|Adsorption of carbon dioxide, methane, and their mixtures in porous carbons: effect of surface chemistry, water content, and pore disorder
|Year of Publication
|Billemont P, Coasne BA, De Weireld G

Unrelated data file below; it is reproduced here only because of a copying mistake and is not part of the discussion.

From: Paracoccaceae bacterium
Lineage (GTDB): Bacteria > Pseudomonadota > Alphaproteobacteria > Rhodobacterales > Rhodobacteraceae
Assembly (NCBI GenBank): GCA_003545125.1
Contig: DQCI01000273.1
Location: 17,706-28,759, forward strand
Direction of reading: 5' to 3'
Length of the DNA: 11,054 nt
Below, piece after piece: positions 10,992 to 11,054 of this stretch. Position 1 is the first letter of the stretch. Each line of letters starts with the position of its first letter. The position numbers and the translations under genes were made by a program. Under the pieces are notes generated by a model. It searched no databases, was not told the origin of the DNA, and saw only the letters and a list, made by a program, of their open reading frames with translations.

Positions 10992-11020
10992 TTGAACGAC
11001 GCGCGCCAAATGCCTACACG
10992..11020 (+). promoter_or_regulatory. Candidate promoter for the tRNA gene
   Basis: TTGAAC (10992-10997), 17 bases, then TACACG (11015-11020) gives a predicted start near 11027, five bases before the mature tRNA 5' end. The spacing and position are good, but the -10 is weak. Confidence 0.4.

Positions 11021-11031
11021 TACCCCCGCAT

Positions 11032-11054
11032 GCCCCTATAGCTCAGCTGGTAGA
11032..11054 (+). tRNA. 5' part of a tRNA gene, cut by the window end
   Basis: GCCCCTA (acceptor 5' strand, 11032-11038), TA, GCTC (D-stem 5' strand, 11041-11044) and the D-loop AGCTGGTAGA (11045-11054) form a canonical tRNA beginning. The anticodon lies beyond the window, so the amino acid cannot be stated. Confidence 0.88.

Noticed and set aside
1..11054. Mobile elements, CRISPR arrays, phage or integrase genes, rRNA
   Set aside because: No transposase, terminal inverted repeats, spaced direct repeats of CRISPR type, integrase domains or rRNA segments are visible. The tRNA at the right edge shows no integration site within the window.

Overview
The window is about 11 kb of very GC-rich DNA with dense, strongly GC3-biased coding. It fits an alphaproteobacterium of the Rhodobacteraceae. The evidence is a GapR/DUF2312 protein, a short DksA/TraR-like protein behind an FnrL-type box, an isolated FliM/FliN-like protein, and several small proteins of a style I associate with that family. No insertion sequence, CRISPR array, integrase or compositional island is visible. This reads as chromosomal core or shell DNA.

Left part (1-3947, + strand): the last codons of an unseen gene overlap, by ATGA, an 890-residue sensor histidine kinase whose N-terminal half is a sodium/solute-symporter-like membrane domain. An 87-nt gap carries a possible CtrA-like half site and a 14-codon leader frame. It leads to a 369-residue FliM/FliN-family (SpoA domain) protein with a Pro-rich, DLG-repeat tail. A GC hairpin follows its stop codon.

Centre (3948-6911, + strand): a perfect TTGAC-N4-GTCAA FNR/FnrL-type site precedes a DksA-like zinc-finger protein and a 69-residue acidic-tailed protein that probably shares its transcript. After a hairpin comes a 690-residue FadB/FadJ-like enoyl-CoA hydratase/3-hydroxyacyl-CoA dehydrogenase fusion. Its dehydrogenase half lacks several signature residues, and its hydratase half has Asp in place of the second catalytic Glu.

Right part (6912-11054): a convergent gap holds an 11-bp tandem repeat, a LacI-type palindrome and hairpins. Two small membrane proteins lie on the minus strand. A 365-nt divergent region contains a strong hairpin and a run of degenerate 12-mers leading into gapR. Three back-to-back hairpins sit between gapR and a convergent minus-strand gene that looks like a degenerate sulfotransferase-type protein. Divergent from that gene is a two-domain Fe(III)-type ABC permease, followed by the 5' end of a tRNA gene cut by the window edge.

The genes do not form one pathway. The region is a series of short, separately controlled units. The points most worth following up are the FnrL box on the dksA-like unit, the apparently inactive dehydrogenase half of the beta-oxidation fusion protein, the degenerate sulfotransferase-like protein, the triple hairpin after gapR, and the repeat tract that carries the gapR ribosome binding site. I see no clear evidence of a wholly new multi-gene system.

The adsorption of carbon dioxide, methane, and their mixtures in nanoporous carbons in the presence of water is studied using experiments and molecular simulations. Both the experimental and numerical samples contain polar groups that account for their partially hydrophilicity. For small amounts of adsorbed water, although the shape of the adsorption isotherms remain similar, both the molecular simulations and experiments show a slight decrease in the CO2 and CH4 adsorption amounts. For large amounts of adsorbed water, the experimental data suggest the formation of methane or carbon dioxide clathrates in agreement with previous work. In contrast, the molecular simulations do not account for the formation of such clathrates. Another important difference between the simulated and experimental data concerns the number of water molecules that desorb upon increasing the pressure of carbon dioxide and methane. Although the experimental data indicate that water remains adsorbed upon carbon dioxide and methane adsorption, the molecular simulations suggest that 40 to 75% of the initial amount of adsorbed water desorbs with carbon dioxide or methane pressure. Such discrepancies show that differences between the simulated and experimental samples are crucial to account for the rich phase behavior of confined water–gas systems. Our simulations for carbon dioxide–methane coadsorption in the presence of water suggest that the pore filling is not affected by the presence of water and that adsorbed solution theory can be applied for pressures as high as 15 MPa.